Saparmurat Niyazov's death sheds some light on the domestic political life the late president kept a deep dark secret
On the photo: Gurbanguly Berdymuhammedov, 49, acting president of Turkmenistan
Most experts assumed that appearance of new regimes in CIS countries was going to follow more or less similar rules and principles. Somewhat unique as it is, the Turkmen Version may become a model for other post-Soviet authoritarian states.
This particular scenario requires several conditions including:
1. a narrow circle of senior state officials with control over the army and the police and therefore over the general situation in the country (circle or group of decision-makers);
2. maximum isolation of the country from the international community eliminating involvement of the so called "external factors";
3. absence of sociopolitical forces and financial-industrial groups capable of playing an independent part; and
4. passiveness of the population intimidated by the repressive apparat.
Central elements of the scenario therefore include legitimization of the new leadership as soon as possible under the slogan of continuation of their predecessor's policy; dismissal from the corridors of power of whoever does not belong to the group of representatives of top nomenclature; organization of election without any bona fide opponents to the "prime candidate" nominated by this fairly narrow circle. There can be no doubt that all of this will eventually split the group elevated to the pinnacle of political power. A number of objective reasons will compel its representatives to try and solidify their own positions and weaken those of others. This is what makes what is happening in Turkmenistan nowadays so interesting.
As soon as Saparmurat Niyazov's death was announced on December 21, this narrow group of decision-makers all but did way with Overzgeldy Atayev, Chairman of the Parliament (Mejlis) and Deputy Chairman of the People's Council (Halk Maslakhaty chaired by the late president himself). Prosecutor General Muhammetguly Ogshukov pressed charges against Atayev. The latter is accused of abuse of power and of driving his adopted son's fiancee to suicide.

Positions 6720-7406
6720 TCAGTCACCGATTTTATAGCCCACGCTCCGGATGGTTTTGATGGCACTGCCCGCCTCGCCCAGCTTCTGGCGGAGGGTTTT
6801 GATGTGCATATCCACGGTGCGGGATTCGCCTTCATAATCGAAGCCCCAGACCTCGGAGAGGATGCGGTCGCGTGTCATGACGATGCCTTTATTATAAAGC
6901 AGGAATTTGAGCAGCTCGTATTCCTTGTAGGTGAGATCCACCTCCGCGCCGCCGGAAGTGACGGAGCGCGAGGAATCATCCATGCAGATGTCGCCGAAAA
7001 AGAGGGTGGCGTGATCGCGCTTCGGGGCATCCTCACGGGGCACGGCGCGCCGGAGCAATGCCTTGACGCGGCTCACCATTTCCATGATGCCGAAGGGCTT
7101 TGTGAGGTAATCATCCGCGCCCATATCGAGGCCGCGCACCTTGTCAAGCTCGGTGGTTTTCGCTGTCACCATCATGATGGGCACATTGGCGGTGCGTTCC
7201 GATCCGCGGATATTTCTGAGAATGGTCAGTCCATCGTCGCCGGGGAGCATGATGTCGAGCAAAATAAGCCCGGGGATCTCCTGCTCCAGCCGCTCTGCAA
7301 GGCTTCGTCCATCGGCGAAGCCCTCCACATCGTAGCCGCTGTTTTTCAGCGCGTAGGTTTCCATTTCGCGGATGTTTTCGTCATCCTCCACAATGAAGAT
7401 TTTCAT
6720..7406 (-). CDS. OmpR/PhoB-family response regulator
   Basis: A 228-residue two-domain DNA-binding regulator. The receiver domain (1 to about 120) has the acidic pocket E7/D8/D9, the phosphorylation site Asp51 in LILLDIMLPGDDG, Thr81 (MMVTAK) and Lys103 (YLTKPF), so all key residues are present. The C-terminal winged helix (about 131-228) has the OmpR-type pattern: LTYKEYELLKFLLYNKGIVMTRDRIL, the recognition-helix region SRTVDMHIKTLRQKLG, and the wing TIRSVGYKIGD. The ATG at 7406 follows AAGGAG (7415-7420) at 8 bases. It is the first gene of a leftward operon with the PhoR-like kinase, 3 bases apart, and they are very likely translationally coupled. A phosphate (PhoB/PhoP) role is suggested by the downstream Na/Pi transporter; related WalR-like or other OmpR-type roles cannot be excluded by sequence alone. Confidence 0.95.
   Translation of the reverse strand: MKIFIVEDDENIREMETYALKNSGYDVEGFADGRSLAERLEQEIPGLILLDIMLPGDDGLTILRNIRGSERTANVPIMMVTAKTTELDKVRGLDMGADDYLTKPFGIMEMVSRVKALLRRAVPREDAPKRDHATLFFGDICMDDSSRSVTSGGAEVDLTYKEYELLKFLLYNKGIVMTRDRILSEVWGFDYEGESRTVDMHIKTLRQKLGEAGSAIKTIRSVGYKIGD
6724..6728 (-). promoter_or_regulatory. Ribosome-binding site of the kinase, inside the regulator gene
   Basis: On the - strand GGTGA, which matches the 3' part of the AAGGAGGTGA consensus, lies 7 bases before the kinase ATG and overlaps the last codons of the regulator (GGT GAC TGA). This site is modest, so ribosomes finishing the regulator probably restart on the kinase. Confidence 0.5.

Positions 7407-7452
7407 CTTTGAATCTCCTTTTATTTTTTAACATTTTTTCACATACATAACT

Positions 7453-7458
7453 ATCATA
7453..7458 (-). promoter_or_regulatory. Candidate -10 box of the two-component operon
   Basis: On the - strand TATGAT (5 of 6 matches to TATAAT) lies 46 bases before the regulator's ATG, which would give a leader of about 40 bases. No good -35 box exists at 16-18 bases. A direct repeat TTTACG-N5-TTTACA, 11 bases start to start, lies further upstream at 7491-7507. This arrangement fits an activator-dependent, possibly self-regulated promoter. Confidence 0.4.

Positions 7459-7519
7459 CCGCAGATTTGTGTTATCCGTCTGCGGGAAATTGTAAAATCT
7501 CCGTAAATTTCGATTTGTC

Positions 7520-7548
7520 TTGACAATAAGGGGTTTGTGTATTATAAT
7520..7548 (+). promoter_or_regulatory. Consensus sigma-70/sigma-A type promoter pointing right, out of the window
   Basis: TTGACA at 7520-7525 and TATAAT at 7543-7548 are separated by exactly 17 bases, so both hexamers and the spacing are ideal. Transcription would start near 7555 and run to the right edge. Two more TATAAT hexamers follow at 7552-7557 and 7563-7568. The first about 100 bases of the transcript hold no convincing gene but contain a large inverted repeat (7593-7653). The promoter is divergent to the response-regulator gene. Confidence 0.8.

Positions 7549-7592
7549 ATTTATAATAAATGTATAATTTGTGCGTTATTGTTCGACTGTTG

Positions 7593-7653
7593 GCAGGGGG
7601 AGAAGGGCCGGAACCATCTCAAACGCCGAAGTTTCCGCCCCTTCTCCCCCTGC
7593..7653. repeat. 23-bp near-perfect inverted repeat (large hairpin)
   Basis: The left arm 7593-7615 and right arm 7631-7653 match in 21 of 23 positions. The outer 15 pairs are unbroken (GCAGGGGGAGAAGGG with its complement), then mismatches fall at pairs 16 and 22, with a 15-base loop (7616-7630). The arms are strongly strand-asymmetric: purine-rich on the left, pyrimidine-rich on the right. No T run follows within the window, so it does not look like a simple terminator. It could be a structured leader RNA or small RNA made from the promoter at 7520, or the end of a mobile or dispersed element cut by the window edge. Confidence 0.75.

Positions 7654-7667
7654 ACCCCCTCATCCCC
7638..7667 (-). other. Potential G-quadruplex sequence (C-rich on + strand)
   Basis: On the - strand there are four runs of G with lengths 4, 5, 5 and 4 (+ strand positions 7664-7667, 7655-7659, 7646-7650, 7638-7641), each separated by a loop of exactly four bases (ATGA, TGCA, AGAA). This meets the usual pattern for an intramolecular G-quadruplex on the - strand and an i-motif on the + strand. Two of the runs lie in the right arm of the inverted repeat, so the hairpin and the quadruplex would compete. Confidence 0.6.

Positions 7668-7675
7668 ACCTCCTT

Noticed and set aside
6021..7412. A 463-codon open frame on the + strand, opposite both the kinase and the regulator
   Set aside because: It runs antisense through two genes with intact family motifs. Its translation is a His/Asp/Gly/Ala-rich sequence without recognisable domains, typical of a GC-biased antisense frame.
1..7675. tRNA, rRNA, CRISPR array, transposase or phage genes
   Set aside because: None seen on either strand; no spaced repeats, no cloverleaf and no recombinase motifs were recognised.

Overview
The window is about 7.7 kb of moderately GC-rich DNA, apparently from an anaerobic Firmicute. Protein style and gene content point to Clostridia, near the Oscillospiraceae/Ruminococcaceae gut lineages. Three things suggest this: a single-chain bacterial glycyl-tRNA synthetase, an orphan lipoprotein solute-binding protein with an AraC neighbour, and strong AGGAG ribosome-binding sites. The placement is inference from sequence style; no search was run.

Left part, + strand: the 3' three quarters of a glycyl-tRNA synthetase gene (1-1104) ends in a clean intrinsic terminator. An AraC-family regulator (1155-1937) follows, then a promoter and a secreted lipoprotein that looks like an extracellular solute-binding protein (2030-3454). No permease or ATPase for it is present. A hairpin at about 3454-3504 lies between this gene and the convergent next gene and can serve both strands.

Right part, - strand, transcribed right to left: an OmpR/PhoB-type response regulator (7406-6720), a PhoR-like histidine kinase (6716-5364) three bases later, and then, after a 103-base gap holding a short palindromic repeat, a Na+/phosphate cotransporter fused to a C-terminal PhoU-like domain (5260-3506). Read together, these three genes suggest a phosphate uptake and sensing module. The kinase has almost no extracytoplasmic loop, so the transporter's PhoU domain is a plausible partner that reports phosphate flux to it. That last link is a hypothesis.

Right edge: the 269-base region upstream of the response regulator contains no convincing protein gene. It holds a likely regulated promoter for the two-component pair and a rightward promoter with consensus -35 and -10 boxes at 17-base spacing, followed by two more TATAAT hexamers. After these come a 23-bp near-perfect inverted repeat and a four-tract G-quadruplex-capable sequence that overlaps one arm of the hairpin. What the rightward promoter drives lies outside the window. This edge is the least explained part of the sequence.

Atayev was the inevitable target because the Constitution states that it is the chairman of the parliament who stands in for the president whenever the latter is unable to perform his functions for some reason. The Halk Maslakhaty in its turn wields broader powers that the Mejlis. This structure comprises 2,507 men - lawmakers, representatives of the state nomenclature, regions, and tribes. In other words, Atayev wielded too much power in terms of new regime's legitimization, and the decision-makers knew all too well that the People's Council was a factor they couldn't easily dismiss. That it was a crucial factor in implementation of the scenario, in other words. The acting legislation did not permit Atayev to become the president (people who stand in for the head of state are not supposed to become the president), but the People's Council he is deputy chairman of is capable of amending the Constitution. In short, Atayev did stand a chance of becoming the next president. Born in 1951, Atayev could even become Halk Maslakhaty chairman because the law reserves this position only for whoever is 55 years. The group of decision-makers then promoted to the parliament chairman Akja Nurberdyeva, Atayev's deputy wielding considerably few powers.
That accomplished, the decision-makers made Deputy Premier Gurbanguly Berdymuhammedov, 49, acting president. It was actually done in the name of the State Security Council. Defense Minister Agageldy Mamedgeldyev, 60, is Secretary of the State Security Council which includes representatives of the Defense Ministry, State Security Ministry (Minister G. Ashirmuhamedov), and Interior Ministry (Minister A. Rakhmanov). As a matter of fact, all these men are associated with Akmurad Rejepov, chief of the presidential security service.
The situation being what it is, control over the Halk Maslakhaty is one of the principal factors of legitimization of the new regime. That is why the People's Council congress scheduled for December 26 will apparently settle the issue of its own chairman and deputy chairman in favor of the group of decision-makers. Mamedgeldyev will probably become the chairman in order to retain control over the situation and be able to act against potential rivals and candidates for president, these latter apparently including Berdymuhammedov. Somebody from the Interior Ministry will probably become Mamedgeldyev's deputy, and somebody from the State Security Ministry (Ashirmuhamedov himself or some protege of his) secretary of the State Security Council. As a matter of fact, somebody from the Prosecutor General's Office may be elevated to this position because this structure is known to be pals with the State Security Ministry.
The situation with the post of deputy premier remains particularly tricky. Berdymuhammedov's "presidency" will probably mean institution of the post of prime minister and division of powers between the president and the premier.
The narrow group of decision-makers must have thought it all out.
Too many coincidences usually mean a pattern. Whether or not what we are witnessing follows a pattern is something we will see in the near future already.